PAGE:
TQ: Welcome to The Qwillery. When and why did you start writing?
Sean: The first serious piece of fiction I remember writing was the tale of an adventurous cat named Sam, penned when I was about eight years old, and I suppose I have been creating long and rambling stories ever since. This has always felt like a natural activity for me.
TQ: What would you say is your most interesting writing quirk?
Sean: A headmaster at a school I attended in England once told me I was good at writing “rolling” sentences, by which he probably just meant they had too many words in them.
TQ: Are you a plotter or a pantser?
Sean: I suppose my natural inclination is toward the latter approach, and this is how the early drafts of my novel came into being. But I don’t think it worked very well for me. The version that became the final draft was plotted in intricate detail before I began writing it in earnest.
TQ: What is the most challenging thing for you about writing?
Sean: I am never satisfied, and I find it very hard to let go of a particular passage and call it finished.
TQ: Describe Finding Camlann in 140 characters or less.
Sean: A literary and romantic Arthurian quest set in a landscape evoked by the secret places and powerful mythology of the British countryside.
TQ: What inspired you to write Finding Camlann?
Sean: The fragmentary evidence for the historical King Arthur found in scraps of ancient chronicle and verse has been a source of fascination to me for many years. I wanted to write a novel that would allow me the freedom to explore these themes and perhaps even to advance some of my own ideas, but above all I wanted to tell a good story.
TQ: What sort of research did you do for Finding Camlann?
Sean: Probably far too much. I found that I wanted to know everything there was to know about certain aspects of British history and mythology, which made the writing process both fascinating and slow.
TQ: Who was the easiest character to write and why? The hardest and why?
Sean: My male protagonist, the archaeologist Donald Gladstone, came the most easily. As to why, I couldn’t say for sure, but perhaps because he is a little bit like me? Julia Llewellyn, with her complex scholarly quirks and unusual mindset, was more of a challenge; but her scenes were not too hard to write once I had her character traits properly fixed in my mind.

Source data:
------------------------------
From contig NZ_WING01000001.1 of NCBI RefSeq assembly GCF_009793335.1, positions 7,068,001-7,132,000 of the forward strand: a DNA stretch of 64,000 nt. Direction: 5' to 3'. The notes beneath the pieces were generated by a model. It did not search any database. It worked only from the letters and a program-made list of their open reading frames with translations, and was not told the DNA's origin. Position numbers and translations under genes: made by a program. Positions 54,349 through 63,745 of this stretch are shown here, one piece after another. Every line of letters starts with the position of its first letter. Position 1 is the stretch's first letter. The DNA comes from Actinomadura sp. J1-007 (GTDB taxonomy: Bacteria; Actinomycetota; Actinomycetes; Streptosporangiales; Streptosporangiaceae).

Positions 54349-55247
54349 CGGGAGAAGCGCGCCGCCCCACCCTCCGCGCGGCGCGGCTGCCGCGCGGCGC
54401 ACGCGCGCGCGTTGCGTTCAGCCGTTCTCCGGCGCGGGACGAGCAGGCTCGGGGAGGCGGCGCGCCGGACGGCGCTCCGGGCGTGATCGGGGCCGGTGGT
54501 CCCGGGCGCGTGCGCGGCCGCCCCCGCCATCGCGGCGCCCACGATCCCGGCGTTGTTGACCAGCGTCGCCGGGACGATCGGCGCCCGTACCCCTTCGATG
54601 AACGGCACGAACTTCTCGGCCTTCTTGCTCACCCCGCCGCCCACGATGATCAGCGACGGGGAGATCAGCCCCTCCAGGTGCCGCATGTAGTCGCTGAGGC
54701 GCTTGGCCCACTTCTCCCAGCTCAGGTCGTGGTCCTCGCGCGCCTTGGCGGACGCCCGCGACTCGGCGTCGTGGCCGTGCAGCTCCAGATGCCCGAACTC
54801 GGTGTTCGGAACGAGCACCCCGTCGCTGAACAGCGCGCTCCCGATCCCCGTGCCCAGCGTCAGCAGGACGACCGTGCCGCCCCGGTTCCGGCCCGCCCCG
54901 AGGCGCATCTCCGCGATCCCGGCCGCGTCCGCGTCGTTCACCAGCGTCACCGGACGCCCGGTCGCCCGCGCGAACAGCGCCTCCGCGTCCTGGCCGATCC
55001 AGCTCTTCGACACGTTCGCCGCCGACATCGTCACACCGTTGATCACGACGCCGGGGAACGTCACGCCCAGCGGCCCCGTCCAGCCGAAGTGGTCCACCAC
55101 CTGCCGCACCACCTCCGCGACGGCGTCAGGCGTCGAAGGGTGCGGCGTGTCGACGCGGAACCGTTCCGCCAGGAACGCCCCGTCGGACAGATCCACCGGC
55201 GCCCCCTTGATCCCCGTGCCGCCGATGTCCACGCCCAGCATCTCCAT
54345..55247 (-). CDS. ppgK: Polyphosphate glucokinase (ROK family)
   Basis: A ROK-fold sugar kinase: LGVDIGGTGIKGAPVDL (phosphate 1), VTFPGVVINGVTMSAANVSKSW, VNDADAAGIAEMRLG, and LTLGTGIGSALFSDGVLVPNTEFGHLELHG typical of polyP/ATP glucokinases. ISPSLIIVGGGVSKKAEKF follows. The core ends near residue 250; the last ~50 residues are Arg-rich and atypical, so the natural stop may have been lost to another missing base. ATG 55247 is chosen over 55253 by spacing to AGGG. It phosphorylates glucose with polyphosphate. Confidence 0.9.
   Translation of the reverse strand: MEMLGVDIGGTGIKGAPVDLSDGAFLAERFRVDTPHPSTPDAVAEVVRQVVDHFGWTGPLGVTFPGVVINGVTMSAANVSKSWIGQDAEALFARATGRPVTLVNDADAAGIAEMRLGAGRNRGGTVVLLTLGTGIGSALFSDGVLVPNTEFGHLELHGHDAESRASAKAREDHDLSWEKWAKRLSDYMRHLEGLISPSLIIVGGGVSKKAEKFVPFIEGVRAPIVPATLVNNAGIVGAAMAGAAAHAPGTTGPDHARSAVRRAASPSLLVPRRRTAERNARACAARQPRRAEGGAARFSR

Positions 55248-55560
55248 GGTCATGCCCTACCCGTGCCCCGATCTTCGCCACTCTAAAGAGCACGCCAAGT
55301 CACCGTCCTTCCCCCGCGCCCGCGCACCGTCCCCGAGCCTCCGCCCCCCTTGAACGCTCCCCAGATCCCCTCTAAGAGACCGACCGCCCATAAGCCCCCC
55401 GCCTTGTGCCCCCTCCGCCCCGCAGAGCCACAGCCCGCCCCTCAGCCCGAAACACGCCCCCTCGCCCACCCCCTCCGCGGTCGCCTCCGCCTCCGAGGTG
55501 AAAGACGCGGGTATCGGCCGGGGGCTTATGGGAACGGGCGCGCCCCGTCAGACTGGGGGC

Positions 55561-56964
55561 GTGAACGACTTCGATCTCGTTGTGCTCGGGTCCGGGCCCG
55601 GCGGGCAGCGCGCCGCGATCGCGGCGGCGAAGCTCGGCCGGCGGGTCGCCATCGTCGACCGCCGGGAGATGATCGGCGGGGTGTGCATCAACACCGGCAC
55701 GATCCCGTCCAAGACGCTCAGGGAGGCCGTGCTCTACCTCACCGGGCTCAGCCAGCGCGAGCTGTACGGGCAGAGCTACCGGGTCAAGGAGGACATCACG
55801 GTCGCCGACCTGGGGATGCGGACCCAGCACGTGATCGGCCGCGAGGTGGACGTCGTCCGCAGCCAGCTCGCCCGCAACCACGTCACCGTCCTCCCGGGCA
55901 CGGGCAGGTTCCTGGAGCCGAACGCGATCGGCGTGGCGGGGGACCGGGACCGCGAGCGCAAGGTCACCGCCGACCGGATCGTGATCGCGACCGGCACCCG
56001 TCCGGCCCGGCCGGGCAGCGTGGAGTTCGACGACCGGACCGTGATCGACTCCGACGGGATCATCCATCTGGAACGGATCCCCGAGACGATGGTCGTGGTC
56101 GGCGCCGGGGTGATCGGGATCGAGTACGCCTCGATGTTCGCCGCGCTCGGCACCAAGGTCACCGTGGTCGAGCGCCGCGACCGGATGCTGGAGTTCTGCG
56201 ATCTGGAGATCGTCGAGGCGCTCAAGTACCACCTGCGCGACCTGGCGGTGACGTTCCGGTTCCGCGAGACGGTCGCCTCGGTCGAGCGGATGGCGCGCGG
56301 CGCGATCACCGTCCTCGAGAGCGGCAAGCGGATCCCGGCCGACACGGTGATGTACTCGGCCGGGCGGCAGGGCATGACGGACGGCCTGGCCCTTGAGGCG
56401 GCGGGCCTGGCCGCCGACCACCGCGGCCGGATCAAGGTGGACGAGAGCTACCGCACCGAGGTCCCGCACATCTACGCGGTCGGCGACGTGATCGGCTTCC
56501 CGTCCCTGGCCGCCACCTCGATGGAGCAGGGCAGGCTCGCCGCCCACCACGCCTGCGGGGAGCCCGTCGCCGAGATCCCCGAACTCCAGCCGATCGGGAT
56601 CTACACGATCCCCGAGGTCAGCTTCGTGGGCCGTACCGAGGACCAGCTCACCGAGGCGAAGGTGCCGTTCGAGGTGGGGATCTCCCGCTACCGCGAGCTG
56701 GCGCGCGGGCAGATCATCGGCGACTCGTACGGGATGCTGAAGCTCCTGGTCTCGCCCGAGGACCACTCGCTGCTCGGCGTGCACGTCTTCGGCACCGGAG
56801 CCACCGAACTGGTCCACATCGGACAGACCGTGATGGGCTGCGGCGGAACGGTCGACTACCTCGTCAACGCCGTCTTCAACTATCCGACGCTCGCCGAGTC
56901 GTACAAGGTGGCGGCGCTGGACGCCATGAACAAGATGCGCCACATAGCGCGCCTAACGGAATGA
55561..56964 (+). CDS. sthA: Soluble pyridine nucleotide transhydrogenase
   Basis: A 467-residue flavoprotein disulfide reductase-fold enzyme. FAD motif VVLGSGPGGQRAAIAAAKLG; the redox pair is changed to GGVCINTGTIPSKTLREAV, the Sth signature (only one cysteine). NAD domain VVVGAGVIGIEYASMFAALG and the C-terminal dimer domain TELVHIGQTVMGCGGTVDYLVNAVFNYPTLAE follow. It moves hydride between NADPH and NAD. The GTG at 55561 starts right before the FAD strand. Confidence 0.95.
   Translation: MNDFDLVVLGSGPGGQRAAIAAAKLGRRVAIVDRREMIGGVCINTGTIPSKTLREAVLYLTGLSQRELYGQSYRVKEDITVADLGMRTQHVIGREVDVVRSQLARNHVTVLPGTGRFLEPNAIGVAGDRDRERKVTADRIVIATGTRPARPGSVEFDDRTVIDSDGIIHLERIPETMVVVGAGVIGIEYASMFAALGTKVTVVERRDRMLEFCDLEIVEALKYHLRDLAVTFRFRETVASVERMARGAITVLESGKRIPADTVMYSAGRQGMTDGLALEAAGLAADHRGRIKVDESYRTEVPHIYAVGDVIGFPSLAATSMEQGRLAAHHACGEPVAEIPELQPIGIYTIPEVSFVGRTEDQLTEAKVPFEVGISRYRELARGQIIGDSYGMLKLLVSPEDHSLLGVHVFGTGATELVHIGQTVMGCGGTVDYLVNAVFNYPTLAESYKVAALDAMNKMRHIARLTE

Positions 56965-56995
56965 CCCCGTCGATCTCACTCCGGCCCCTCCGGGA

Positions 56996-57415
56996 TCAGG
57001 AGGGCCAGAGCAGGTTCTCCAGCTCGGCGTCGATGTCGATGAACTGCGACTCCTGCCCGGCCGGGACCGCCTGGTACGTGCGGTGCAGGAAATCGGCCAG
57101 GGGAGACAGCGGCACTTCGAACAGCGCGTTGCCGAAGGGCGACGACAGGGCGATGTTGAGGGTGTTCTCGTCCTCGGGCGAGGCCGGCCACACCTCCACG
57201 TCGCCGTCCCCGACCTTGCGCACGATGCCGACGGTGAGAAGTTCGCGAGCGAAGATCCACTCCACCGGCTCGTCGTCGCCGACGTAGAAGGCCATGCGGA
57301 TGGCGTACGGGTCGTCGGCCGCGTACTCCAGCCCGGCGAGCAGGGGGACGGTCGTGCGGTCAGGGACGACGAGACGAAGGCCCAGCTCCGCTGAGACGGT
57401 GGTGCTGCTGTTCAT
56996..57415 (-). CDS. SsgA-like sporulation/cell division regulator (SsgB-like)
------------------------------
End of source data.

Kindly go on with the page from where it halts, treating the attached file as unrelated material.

TQ: Without giving anything away, what is/are your favorite scene(s) in Finding Camlann?
Sean: The opening scene in the pub, with a roaring fire and a game of Scrabble, would come near the top of the list. Also, I would say, Donald’s visits to his father, and Julia’s return to Dyffryn Farm.
TQ: What's next?
Sean: I’ve been mulling over some ideas for a second novel for a few years now.
TQ: Thank you for joining us at The Qwillery.
About Finding Camlann
Finding Camlann: A Novel
W.W. Norton & Company, January 7, 2013
Hardcover and eBook, 352 pages
An ancient poem and a mysterious burial inspire an enthralling historical and literary quest.
Despite the wealth of scholarship that pretends to offer proof, archaeologist Donald Gladstone knows there is no solid evidence that a real King Arthur ever existed. Still, the great popular tales spun by medieval historian Geoffrey of Monmouth, and embroidered by Chrétien de Troyes, Sir Thomas Malory, and so many others, must have found their inspiration somewhere. A dramatic archaeological find at Stonehenge and the rediscovery of an old Welsh battle poem, buried among the manuscripts of the Bodleian Library, open up enticing—and misleading—new possibilities.
When the beguiling Julia Llewellyn, a linguist working on the Oxford English Dictionary, joins Donald on the trail of clues, their fervent enthusiasms, unusual gifts, and unfulfilled yearnings prove a combustible mix. Their impassioned search for truths buried deep in the past, amid the secret places and half-forgotten legends of the British countryside, must ultimately transform them—and all our understandings of the origins of Arthur.
An intellectual and emotional journey of myriad pleasures, Finding Camlann is at its heart a love story—not only of romantic love but also the love between parents and grown children; the intense feelings of professors and students; the love of language, place, and home; and the thrill of scholarly research and detective work. Throughout, Sean Pidgeon’s lyrical prose brings together history, myth, and dream, sweeping the reader into the mysteries of the past and the pure delight of storytelling.
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